Yesterday I implored him to walk with me to our beautiful neighborhood park to play Frisbee. The kid complains incessantly about our stifling Florida heat and it’s finally cold outside so here’s your chance to get some of that! He obliged, as he had no choice, and of course ended up having a great time. “Wow, it feels really good outside,” he said as he spun the sturdy red disc towards me. I realize it is me who will have to be the one to set limits, put the brakes on all this device use. Too much is too much. And I don’t discount myself in this, either.

There have been moments when I felt I was spending too much time burying my face in the screen. This is why I don’t partake in Twitter or Instagram and am phasing out Facebook, too. Minutes can turn to hours scrolling looking at other people’s lives. It’s not that you don’t care about them, but we have our own lives to live, right here, right now. My dad is off Facebook completely. My phone addicted friend has also logged out of her account. If you can scroll occasionally and it doesn’t inflict undue depression then go for it. But many people cannot limit the stuff themselves so they are better off walking away entirely.

I’m not saying all devices and apps are evil. But when I’m walking through a restaurant and 80% of the people at the tables are on their phones instead of talking to the person in front of them THERE IS A PROBLEM. My family has implemented a “No Phones at the Table” rule and it has been quite refreshing. I will gently (or angrily, depending on mood) suggest this to friends as well. This can also go beyond the dinner table. Moms, watch your kids on the swing. Sons, put down your phone when your mom is visiting. Girlfriends, take a break from social media when your partner is sitting right beside you. We could all stand to take a moment to look around once in awhile. Even engage in awkward silence. Those nonverbal cues and instances of being present mean more than we possibly realize.

So what do you say? Want to start a revolution? It doesn’t have to be prodigious. Starting small, one step, one day at a time can pave the way to why all this device madness came about in the first place– to connect with each other.

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For the love of humanity, please let’s not make this our future.
Photo courtesy of The Sunday Express

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Dull Faces

In a moment of subtle voyeurism as the band riffed another joyously happy song I scanned the room. People eating, sipping beer from sturdy glasses, engaging in conversation, a couple of older ladies dancing, some tapping their feet to the live music, some staring at sports on one of the obnoxiously looming screens above. Then my eyes rested on a table of three young men in their early twenties.

They looked no more alive than if they were a body in a coffin or a robot waiting to serve its master. One was staring at his phone as we tend to do these days even while a real live body or bodies are sitting in front of us. God they looked bored as hell.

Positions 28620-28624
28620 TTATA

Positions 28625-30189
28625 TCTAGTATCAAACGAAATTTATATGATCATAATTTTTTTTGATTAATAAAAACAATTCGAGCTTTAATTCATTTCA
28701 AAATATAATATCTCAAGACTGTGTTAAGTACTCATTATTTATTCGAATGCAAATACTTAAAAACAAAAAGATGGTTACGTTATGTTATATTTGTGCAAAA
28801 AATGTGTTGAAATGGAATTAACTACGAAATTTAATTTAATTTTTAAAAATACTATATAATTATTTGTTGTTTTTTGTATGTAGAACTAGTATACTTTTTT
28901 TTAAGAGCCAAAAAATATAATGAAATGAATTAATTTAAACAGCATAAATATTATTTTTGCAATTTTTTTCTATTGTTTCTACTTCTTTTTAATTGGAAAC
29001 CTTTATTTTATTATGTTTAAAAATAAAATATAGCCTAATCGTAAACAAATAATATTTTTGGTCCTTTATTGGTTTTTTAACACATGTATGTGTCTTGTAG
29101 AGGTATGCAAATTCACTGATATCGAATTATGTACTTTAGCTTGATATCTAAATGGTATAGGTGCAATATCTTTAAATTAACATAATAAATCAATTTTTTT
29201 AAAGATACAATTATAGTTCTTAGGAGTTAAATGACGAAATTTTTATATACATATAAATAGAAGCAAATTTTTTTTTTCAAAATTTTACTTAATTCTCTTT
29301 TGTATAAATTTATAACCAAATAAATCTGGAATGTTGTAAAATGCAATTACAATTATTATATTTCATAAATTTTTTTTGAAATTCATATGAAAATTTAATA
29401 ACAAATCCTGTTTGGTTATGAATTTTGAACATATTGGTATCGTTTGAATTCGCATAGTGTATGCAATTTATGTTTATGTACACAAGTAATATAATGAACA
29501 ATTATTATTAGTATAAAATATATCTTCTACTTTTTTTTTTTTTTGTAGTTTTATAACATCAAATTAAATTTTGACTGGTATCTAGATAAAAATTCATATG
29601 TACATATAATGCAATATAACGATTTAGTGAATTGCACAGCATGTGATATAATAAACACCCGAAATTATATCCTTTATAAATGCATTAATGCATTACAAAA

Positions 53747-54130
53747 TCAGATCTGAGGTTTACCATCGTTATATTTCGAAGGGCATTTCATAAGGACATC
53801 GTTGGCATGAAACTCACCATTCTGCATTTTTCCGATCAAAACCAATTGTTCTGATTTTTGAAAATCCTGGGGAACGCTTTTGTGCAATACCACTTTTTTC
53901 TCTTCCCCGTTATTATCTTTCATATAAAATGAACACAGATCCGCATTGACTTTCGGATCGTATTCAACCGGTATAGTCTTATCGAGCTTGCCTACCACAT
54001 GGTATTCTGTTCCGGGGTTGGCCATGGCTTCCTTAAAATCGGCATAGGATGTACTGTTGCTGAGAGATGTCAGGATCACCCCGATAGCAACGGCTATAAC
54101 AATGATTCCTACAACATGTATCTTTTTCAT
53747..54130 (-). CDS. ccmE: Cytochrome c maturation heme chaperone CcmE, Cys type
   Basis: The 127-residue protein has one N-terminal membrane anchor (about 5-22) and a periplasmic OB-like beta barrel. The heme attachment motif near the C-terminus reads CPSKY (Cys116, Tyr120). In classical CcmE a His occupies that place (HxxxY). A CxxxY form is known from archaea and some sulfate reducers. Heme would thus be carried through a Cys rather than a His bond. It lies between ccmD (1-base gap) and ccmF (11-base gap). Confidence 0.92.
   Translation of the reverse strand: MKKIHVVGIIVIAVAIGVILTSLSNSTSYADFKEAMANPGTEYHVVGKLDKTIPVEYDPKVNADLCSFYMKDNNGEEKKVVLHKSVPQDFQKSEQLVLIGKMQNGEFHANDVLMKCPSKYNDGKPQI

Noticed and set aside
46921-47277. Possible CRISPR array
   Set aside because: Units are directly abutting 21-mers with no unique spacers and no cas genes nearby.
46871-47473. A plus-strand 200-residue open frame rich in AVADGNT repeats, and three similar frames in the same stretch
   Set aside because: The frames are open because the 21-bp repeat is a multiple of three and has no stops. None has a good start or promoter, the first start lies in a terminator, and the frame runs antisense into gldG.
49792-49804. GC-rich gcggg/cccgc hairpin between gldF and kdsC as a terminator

Perhaps their night didn’t go as expected. Perhaps the band was playing the kind of music they loathed. They were obviously dressed to go out. Built better than any guy I ever knew in my twenties. Hair perfectly styled so as not to look too pretty nor too unkempt. Were they there to meet girls or grab a bite with buds? Whatever the case it seemed they were the most miserable table in the room. Even more so than the woman in the corner who hadn’t looked at her date all night, sipping dully at her white wine.

These young men, these guys of a generation that came after mine, and even my own teenage son, live in a world I really do not envy. The more I watched them the more I felt a bit of sorrow for them and their peers. I don’t mean to sound old when I say this (as I have before described myself as a 12-year-old girl trapped in a 44-year-old woman’s body). I just mean they have access to and so much at their fingertips that instead of looking at the world in amazement a look of dullness has washed over their faces. Not much seems to WOW them. Not everyone is like this, I realize, but it’s kind of just a general ma-laze I see wafting through.

I try to imagine what it must be like to grow up in this culture, where you are constantly in contact with everyone and your personal life can be broadcast like a giant movie marquee on the front page of everyone’s daily newspaper. I mean the same thing is going on with us in our 40s. But we had our time of having to wait in excited agony for our favorite song to play on the radio. To stand by the phone booth until our friend called us back after we paged them. To marvel at things in nature which can’t be accessed immediately by Google images. The list goes on. By waiting and not knowing there was a sense of mystery, of wonder. As much as it might have been frustrating at times I can’t imagine my youth without all this archaic simplicity.

Do others feel it too? Or have I become like every other older generation who thinks things were better in “the good old days.” I worry about the amount of time my son spends looking at various screens. On Sunday nights I pry him away from his nest on the couch and take him across the street to our community pool. We always end up diving and flipping and laughing and snorting like kids ought to do.

The young men soon got up and left just as I thought they would. On to better things I imagined. And after their table cleared and cleaned another group of people settled in. Me and my coworker table-danced to the music as one-by-one our large party left for the night. “Die-hards” I said to her, describing our having closed it down. We are teachers. And we don’t get out that much.